Two years ago, in August 2015, Disney (DIS) set off the angst that has troubled traditional media stocks since by admitting to larger than expected subscriber losses at ESPN. We refer to August 2015 as the Media Meltdown. This May, another round of media companies created a smaller, mirror image decline in media stocks, this time triggered by greater than expected subscriber losses for cable and satellite companies that deliver subscribers to the companies that own TV networks. This time the subscriber losses were occurring as ratings for most TV networks were in sharp decline.
During this period of cord cutting, cord shaving, and cord nevering, CBS Corporation (CBS) has navigated the landscape particularly well. Its latest quarterly earnings exceeded expectations across the board even as its peers mostly stumbled. CBS has the advantage of owning only one major TV network. This advantage is further pressed because it is a broadcast network. After decades of losing ground to cable networks (ESPN, CNN, TNT, Food Network, MTV, HGTV, etc.), broadcast networks are now in a relatively stronger competitive position, none more so than CBS.
CBS was early to see the importance of direct to consumer over the top offerings and established CBS All Access and Showtime as OTT services a few years ago. Perhaps the most important takeaway from CBS’s latest earnings report was that both services are well ahead of 2020 subscriber goals of 4 million each. Suddenly, CBS is positioned with a must have broadcast network on every major cable, satellite, and OTT service with a well-established direct to consumer flanker strategy. Disney’s recent announcement of OTT services for its ESPN, Disney, and Pixar branded content supports the importance of a direct to consumer strategy. CBS is well ahead of the curve.
CBS has also done a good job of reducing its reliance on advertising revenue. Led by CEO Les Moonves, the latest earnings report showed advertising is down to 40% of revenue from over 70% a few years ago. Smart divestitures of the company’s billboard and radio businesses have helped but more importantly for the future, CBS has shifted heavily toward subscription revenue via retransmission fees it receives from cable, satellite, and OTT distributors and its own network affiliates. This revenue source, which barely existed ten years ago should be over $2.5 billion per year by 2020 while growing at 15-20% for the next several years. CBS also has a thriving subscription at Showtime, which has emerged as a strong premium network, second only to HBO and the aforementioned All Access OTT service. All Access will soon supplement its network and local TV content and massive library of older TV shows with new series like an updated Star Trek and spin-offs from popular series like The Good Wife.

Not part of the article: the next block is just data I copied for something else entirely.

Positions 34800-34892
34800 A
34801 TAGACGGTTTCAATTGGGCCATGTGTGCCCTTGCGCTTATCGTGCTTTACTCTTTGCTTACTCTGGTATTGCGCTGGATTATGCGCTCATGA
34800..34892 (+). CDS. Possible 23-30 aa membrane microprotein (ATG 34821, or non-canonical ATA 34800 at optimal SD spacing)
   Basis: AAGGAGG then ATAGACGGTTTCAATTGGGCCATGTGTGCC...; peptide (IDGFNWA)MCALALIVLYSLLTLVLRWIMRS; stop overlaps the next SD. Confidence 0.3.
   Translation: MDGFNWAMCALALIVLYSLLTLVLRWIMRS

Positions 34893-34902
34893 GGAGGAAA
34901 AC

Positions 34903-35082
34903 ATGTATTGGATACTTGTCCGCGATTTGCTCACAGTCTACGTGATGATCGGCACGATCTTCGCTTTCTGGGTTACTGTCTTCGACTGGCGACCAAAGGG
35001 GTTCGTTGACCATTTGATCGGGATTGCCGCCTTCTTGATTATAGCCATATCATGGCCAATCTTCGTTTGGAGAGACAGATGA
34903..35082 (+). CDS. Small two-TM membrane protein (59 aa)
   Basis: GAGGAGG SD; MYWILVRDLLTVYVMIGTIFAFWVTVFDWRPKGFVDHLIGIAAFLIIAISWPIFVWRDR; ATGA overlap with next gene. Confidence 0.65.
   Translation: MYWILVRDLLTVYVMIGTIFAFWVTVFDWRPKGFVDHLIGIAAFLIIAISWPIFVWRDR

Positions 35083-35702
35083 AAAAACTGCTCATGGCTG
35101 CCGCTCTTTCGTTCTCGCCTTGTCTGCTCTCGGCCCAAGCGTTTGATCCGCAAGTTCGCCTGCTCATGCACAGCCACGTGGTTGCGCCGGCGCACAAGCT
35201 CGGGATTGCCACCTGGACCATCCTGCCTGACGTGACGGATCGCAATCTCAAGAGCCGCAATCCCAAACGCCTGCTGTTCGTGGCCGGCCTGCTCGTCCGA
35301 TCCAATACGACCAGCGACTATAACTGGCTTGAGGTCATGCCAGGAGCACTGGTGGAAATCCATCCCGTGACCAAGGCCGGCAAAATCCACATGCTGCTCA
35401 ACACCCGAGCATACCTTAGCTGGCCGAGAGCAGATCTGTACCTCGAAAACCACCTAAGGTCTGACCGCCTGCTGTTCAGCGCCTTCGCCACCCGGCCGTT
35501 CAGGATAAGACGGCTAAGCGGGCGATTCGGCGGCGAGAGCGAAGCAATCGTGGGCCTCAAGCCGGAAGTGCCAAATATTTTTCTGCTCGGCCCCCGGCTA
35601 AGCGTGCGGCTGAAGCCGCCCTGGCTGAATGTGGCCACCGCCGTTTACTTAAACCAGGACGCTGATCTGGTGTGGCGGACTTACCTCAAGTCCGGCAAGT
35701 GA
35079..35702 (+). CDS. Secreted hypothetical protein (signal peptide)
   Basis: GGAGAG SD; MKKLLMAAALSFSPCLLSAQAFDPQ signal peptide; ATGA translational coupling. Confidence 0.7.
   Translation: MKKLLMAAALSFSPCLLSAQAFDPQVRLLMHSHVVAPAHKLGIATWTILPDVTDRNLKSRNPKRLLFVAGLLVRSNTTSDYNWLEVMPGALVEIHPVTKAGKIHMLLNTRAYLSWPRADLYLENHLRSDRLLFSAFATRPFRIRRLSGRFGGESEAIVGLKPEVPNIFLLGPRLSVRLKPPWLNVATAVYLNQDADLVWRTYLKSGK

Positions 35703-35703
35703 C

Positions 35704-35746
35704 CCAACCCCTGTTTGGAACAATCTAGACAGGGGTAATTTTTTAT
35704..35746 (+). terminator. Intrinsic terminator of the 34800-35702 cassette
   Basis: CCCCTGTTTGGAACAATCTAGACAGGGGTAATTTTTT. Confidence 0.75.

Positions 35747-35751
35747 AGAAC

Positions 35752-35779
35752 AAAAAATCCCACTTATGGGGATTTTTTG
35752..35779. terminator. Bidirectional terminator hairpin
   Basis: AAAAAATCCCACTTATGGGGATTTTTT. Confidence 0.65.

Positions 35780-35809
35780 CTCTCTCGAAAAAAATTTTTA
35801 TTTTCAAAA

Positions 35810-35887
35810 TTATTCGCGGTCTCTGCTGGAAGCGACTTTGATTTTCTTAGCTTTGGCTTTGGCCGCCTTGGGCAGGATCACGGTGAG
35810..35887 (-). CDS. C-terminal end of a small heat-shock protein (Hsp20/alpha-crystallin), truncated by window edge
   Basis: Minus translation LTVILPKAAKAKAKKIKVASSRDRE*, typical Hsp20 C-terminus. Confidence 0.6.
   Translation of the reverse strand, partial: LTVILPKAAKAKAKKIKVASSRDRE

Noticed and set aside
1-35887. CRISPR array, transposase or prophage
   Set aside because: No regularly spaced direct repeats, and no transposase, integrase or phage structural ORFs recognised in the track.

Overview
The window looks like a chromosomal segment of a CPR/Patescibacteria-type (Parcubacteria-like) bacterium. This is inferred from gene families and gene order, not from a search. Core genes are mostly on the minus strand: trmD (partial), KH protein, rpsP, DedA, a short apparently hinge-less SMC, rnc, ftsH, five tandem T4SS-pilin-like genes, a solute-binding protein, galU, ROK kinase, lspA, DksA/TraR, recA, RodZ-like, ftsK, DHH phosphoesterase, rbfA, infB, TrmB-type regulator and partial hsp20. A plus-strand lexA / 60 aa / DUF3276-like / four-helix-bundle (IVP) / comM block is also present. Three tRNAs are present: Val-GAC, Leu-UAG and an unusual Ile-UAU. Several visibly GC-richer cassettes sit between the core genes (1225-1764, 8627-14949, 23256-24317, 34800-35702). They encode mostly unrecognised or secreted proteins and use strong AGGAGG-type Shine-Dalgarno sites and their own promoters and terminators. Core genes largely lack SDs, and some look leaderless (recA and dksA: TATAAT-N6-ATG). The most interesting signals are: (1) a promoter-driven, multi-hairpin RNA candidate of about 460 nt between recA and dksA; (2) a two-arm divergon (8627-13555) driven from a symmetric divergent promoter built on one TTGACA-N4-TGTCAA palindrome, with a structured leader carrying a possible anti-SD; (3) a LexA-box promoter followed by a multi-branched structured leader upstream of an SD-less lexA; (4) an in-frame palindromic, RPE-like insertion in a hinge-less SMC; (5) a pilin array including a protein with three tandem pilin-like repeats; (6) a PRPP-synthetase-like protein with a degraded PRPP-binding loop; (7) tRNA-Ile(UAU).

With a long history of analyzing and investing in the media industry, Northlake understands well the challenges the industry is facing from the shift in viewing habits of American households. We have acknowledged these secular challenges by diversifying our individual stock portfolio into other industries such as video games and internet media and even looked abroad. Even as we revaluate holdings in Disney and Liberty Global and other media-linked investments, we remain fully committed to CBS. With earnings looking to be over $5 in 2018 and the divestiture of the radio assets (and accompanying share buyback) scheduled for yearend, we think the shares are cheap at 13X earnings, a large discount to the average stock at 18X. Just reaching 14X would get the shares to $70 and a more realistic target is 15X, which equates to our year ahead target of $75.
CBS is widely held by clients of Northlake Capital Management, LLC, including in Steve Birenberg’s personal accounts. Steve is sole proprietor of Northlake, a registered investment advisor. Northlake’s regulatory filings can be found at www.sec.gov. CBS is a net long position in the Entermedia Funds. Steve is portfolio manager and managing partner of Entermedia, long/short equity hedge funds focused on media, entertainment, leisure, communications, and related technologies.